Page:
Risk Factors for Heart Disease
There are many risk factors associated with heart disease. Risk factors are conditions or habits that increase your risk of developing a disease. Heart, circulatory diseases and stroke are caused by risk factors that can be controlled, treated or modified. Some risk factors, such as age or family history, cannot be modified, while other risk factors, like high blood pressure, can be modified with treatment.
You will not necessarily develop cardiovascular disease if you have a risk factor. However, the more risk factors you have, the greater the likelihood of developing cardiovascular disease, unless you take action and work to prevent your risk factors compromising your heart health. The sooner you identify and manage your risk factors, the better your chances of leading a heart-healthy life.
Common Risk Factors You Can Modify, Treat or Control
Other Modifiable or Treatable Risk Factors include:
People who are overweight or obese are more likely to develop heart disease and stroke, especially if they carry weight around their middle.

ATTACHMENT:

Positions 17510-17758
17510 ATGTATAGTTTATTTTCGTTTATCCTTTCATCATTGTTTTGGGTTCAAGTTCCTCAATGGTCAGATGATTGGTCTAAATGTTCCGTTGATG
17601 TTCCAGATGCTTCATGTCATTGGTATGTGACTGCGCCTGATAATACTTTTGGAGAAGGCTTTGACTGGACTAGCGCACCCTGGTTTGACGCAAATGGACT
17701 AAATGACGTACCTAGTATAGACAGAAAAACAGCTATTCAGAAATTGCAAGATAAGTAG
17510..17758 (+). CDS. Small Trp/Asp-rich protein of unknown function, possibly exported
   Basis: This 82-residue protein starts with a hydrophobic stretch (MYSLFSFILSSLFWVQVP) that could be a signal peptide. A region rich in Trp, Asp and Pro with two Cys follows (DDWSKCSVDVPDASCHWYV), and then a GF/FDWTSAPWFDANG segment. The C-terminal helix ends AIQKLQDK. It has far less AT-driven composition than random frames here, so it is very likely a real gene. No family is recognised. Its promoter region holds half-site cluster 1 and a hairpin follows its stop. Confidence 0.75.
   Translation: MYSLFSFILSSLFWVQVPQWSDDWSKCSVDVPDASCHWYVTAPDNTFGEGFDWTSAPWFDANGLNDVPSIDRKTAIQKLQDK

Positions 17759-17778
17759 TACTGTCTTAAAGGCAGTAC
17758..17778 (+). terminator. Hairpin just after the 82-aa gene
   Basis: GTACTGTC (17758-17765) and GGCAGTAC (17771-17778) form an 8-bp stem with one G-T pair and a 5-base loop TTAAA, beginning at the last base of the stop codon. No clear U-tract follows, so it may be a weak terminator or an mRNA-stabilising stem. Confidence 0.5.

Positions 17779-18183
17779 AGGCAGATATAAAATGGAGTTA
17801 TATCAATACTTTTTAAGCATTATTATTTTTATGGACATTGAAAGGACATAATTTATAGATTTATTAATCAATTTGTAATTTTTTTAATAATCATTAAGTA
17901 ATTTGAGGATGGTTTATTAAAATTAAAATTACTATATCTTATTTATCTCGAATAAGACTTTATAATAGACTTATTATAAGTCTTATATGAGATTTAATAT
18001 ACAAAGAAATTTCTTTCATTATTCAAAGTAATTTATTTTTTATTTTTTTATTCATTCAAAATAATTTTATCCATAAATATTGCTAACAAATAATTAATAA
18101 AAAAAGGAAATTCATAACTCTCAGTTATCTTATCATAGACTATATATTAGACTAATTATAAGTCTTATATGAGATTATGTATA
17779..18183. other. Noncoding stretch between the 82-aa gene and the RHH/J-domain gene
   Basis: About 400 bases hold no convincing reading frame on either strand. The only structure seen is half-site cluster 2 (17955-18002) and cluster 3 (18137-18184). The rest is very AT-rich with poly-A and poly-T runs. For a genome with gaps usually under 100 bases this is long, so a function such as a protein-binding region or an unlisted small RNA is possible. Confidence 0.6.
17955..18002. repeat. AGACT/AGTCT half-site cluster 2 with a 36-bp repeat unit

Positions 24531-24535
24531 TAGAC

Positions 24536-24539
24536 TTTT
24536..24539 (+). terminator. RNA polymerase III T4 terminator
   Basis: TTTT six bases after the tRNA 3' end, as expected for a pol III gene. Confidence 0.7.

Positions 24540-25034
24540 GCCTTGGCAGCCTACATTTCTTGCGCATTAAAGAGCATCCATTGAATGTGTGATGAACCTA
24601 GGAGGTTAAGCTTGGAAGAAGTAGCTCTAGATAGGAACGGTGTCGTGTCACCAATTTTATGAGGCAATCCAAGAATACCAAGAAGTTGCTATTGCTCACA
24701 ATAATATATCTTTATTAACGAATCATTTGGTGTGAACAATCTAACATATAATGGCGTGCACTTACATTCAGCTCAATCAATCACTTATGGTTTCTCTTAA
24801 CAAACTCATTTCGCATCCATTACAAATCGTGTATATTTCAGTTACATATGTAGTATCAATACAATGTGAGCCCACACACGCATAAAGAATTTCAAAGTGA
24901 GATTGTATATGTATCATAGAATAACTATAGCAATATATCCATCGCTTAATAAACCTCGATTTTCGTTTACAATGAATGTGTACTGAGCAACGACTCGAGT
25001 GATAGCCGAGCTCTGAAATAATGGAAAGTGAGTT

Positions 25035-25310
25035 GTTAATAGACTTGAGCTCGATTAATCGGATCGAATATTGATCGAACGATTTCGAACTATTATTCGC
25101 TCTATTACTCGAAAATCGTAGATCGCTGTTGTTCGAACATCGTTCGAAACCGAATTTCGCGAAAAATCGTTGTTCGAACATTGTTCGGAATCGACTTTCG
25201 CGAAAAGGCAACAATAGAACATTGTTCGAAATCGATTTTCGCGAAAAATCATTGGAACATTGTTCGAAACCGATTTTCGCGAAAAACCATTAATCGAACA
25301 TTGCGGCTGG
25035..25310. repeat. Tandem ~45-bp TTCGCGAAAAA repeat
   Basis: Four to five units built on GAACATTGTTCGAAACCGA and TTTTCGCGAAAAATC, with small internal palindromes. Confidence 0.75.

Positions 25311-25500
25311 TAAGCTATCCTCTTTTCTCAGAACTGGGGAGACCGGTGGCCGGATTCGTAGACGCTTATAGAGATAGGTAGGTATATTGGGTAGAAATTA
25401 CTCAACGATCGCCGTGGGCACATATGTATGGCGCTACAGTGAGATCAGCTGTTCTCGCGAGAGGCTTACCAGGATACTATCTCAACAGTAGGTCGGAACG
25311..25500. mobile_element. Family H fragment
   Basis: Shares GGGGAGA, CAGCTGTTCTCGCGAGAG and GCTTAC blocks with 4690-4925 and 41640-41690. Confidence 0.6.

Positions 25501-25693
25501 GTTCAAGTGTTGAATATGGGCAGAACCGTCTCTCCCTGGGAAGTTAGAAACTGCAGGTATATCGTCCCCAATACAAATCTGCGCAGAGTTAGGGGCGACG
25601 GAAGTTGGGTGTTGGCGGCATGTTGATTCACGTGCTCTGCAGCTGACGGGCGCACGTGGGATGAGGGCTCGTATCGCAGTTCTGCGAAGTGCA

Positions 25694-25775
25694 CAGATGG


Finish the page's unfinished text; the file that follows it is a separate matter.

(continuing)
Stress is not a direct risk factor for heart and circulatory diseases, but it is linked to unhealthy habits like smoking and unhealthy diet, that can increase your risk.
Having a mental health condition may affect your risk of developing heart and circulatory diseases. Like stress, depression can lead to the development other risk factors.
Drinking too much alcohol can raise blood pressure and can affect your heart rhythm, increasing your risk for heart disease, stroke, cancer and other diseases.
Risk Factors That You Can't Control
While you may not be able to control these risk factors, making healthy changes to your lifestyle will significantly reduce the risk of you developing heart disease prematurely.
While heart disease can occur at any age, the risk for developing and dying from heart disease goes up with age. Generally, four out of five people who die from heart disease are aged 65 or older.
A person’s race or ethnicity shouldn’t put them more at risk for having heart disease, but unfortunately, it is a factor that affects a person’s risk of suffering a heart attack or stroke and their chances of survival as people of South Asian and African descent are said to be more at risk.
Men and women are equally at risk for heart disease, but men in general have more risk for having heart attacks and having them earlier in life. For women, risk increases as they approach menopause, continues to rise as they get older and they face a greater risk of dying from such events.
If you have a family history of heart disease, you might have a higher risk of developing conditions that can lead to a heart attack or stroke. So, it’s even more important to treat and control any other modifiable risk factors you have.